At least four al-Qaida militants were killed Saturday in armed clashes with units of the Yemeni armed forces in the turbulent southern province of Abyan, a military official told Xinhua.
Up to 10 al-Qaida militants armed with automatic rifles attacked an army patrol in the coastal town of Shakra in Abyan province, sparking a short gun battle that left at least four insurgents killed, the local military official said on condition of anonymity.
The army troops supported by pro-government tribal fighters chased the al-Qaida attackers, and shelled their position with mortars and heavy-machine guns, the official said.
An army soldier who was involved in the clashes told Xinhua anonymously that "three army members were injured and a military's vehicle was set ablaze in the armed confrontation with al-Qaida militants."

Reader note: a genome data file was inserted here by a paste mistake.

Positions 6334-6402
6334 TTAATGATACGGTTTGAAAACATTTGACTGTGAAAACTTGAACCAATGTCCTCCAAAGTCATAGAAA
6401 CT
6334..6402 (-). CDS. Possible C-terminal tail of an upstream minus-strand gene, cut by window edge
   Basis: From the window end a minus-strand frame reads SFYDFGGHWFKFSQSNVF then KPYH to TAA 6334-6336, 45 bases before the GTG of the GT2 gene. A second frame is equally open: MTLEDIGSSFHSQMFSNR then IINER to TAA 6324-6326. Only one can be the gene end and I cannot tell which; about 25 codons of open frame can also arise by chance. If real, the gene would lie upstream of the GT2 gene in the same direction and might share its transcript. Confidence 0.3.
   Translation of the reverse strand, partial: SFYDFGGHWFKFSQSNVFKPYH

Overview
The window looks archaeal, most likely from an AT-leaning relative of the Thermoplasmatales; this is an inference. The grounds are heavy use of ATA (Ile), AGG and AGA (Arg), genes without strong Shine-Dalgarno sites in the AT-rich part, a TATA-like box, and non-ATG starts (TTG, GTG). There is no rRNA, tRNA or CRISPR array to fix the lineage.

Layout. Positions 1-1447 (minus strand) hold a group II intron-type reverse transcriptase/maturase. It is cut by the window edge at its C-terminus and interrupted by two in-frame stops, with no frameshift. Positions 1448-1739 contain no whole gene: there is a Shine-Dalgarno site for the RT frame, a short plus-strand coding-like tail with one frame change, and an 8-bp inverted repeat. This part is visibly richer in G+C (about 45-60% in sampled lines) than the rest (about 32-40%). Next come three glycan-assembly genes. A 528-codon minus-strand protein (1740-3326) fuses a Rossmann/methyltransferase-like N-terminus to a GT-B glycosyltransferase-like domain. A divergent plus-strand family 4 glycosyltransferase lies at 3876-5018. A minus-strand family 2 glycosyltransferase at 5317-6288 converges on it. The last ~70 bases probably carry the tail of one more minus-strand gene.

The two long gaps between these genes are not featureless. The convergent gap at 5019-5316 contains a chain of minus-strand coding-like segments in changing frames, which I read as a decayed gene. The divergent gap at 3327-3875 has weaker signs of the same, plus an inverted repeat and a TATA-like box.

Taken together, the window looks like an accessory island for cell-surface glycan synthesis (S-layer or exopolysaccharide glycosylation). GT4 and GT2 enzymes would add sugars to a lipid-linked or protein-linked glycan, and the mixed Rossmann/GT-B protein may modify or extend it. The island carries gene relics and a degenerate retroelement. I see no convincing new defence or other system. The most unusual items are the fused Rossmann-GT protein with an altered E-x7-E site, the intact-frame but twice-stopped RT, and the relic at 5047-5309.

A local resident said that heavy machine-gun fire and explosions are still ranging out across several neighborhoods in Shakra.
On Friday, a prominent commander of a tribal militia fighting al-Qaida militants in Abyan survived an assassination attempt safely and unharmed, but two of his bodyguards were killed.
Gunmen of the Yemen-based al-Qaida offshoot were likely behind the botched assassination bid, according to a Yemeni security official.
Attacks and raids have continued since the country's political turmoil last year, when scores of al-Qaida militants took control of certain areas in the restive south but were later pushed out by a U.S.-backed intervention.
The United States has used its drones to support the Yemeni military campaign that aimed to crush al-Qaida operations in the impoverished Arab country.